Boy makes 1st trip to Detroit Public Library to see prized Abraham Lincoln letter

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As his last summer-break adventure, 12-year-old Max Maybee visited the Detroit Public Library for the first time — and learned some lessons that will help him as he starts the seventh grade this week.

The Main Library invited Max and his parents, Nikki and Chris Maybee, to view one of the most-prized documents in its Burton Historical Collection: a letter written to Abraham Lincoln in 1860 by Grace Bedell, then an 11-year-old New Yorker who convinced the future president to grow his famous beard.

"I was kind of amazed that the letter was in as good of condition it was," Max said Tuesday, adding that in many ways, it still seems relevant today. "I thought it was important the girl spoke up to the president, and I think it helped with his popularity. It showed that kids like me can do that."

Max lives up Woodward Avenue from the historic, ornate, Vermont- and Italian-marble building designed by Gilbert Cass, the architect behind the U.S. Supreme Court building in Washington, D.C., and the Woolworth Building in New York. Max found the Main Library fascinating.

Nikki Maybee, left, Chris Maybee and their son Max Maybee, 12, of Pleasant Ridge, talk with Atiim Funchess, assistant director for marketing and communications for the Detroit Public Library, while viewing a historic 1860 handwritten letter to President Abraham Lincoln inside the Burton Historical Collection room at the Detroit Public Library on Monday, August 14, 2023.

The young Pleasant Ridge resident had done two school projects on Lincoln, in the fifth and sixth grades. He even dressed up as the 16th president — beard and all. And earlier this summer, he was quoted in the Free Press as part of a piece about Lincoln-connected collections.

Max had seen a digital image of Grace's letter online, but was curious to read it in person.

More: How a girl's inspiring 1860 letter to Abraham Lincoln ended up at Detroit Public Library

More: 6 places in Michigan you can see President Abraham Lincoln letters, artifacts

A binder containing a historic 1860 handwritten letter to President Abraham Lincoln is removed from a vault and unveiled inside the Burton Historical Collection room at the Detroit Public Library on Monday, August 14, 2023. The 1860 letter was written by 11-year-old Grace Bedell, who urged Lincoln to grow a beard for votes.
A binder containing a historic 1860 handwritten letter to President Abraham Lincoln is removed from a vault and unveiled inside the Burton Historical Collection room at the Detroit Public Library on Monday, August 14, 2023. The 1860 letter was written by 11-year-old Grace Bedell, who urged Lincoln to grow a beard for votes.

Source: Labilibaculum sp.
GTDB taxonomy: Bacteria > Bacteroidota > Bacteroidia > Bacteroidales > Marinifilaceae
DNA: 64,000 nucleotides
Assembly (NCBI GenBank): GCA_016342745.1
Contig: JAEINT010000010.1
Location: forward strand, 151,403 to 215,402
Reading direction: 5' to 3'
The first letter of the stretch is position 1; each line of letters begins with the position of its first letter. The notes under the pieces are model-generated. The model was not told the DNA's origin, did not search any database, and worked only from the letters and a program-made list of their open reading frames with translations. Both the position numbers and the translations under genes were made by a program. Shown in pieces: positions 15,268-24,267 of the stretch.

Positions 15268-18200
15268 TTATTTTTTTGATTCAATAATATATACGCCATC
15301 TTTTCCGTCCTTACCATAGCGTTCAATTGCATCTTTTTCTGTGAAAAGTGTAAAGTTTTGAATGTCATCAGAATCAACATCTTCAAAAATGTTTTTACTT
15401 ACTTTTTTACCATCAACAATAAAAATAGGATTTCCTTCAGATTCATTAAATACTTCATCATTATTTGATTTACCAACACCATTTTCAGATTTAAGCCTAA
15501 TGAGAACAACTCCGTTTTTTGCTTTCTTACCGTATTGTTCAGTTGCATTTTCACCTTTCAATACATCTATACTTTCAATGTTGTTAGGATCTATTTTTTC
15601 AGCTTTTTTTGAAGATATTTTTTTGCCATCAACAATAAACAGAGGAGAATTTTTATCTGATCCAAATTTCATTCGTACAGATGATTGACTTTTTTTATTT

Library officials retrieved the letter — which is locked in a vault behind thick metal doors with other special artifacts, tucked in a special box that keeps out moisture, and pressed between acid-free, polypropylene preservation sleeves — and Atiim Funchess, wearing white gloves, gingerly handled it.

As Max and his parents huddled around Funchess, he announced: "This is the letter."

To be heard, speak up

For many years, teachers have used Grace’s letter as an object lesson in how anyone in America can make a difference, even if you are a kid. On top of that, at the time when Grace wrote Lincoln, women in America didn’t have the right to vote.

Grace didn't let age or gender stop her from speaking her mind.

She used her voice to act and influence the outcome of the election. Her advice to the future president: If you grow a beard "you would look a great deal better for your face is so thin." She promised: "I will try and get everyone to vote for you that I can."

A historic letter written and signed by 11-year-old Grace Bedell to President Abraham Lincoln in 1860 is removed from a vault and unveiled inside the Burton Historical Collection room at the Detroit Public Library on Monday, August 14, 2023.
A historic letter written and signed by 11-year-old Grace Bedell to President Abraham Lincoln in 1860 is removed from a vault and unveiled inside the Burton Historical Collection room at the Detroit Public Library on Monday, August 14, 2023.

Did she really convince a future president, the first to have a beard in office, to grow one?

Max certainly thinks so.

He figures Lincoln listened to her advice and then looked in the mirror and probably realized: "My face is too thin," and decided to make the change. And that's one lesson Max drew from the letter: Don't be afraid to speak up, even to a future president of the United States.